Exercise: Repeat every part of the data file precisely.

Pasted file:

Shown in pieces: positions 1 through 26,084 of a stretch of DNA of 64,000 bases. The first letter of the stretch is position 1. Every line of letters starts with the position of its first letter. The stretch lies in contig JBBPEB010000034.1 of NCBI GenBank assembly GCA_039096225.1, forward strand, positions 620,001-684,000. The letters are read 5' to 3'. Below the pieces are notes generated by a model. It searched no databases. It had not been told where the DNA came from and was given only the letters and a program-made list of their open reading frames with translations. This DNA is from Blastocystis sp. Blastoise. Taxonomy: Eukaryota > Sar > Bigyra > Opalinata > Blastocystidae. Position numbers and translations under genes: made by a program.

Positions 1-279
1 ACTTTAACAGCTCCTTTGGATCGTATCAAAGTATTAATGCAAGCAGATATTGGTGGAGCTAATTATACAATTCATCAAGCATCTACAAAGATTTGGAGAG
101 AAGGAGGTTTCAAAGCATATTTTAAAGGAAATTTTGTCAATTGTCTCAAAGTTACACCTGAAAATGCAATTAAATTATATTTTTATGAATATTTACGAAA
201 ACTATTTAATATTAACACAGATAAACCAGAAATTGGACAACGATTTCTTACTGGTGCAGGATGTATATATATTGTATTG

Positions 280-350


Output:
Shown in pieces: positions 1 through 26,084 of a stretch of DNA of 64,000 bases. The first letter of the stretch is position 1. Every line of letters starts with the position of its first letter. The stretch lies in contig JBBPEB010000034.1 of NCBI GenBank assembly GCA_039096225.1, forward strand, positions 620,001-684,000. The letters are read 5' to 3'. Below the pieces are notes generated by a model. It searched no databases. It had not been told where the DNA came from and was given only the letters and a program-made list of their open reading frames with translations. This DNA is from Blastocystis sp. Blastoise. Taxonomy: Eukaryota > Sar > Bigyra > Opalinata > Blastocystidae. Position numbers and translations under genes: made by a program.

Positions 1-279
1 ACTTTAACAGCTCCTTTGGATCGTATCAAAGTATTAATGCAAGCAGATATTGGTGGAGCTAATTATACAATTCATCAAGCATCTACAAAGATTTGGAGAG
101 AAGGAGGTTTCAAAGCATATTTTAAAGGAAATTTTGTCAATTGTCTCAAAGTTACACCTGAAAATGCAATTAAATTATATTTTTATGAATATTTACGAAA
201 ACTATTTAATATTAACACAGATAAACCAGAAATTGGACAACGATTTCTTACTGGTGCAGGATGTATATATATTGTATTG

Positions 280-350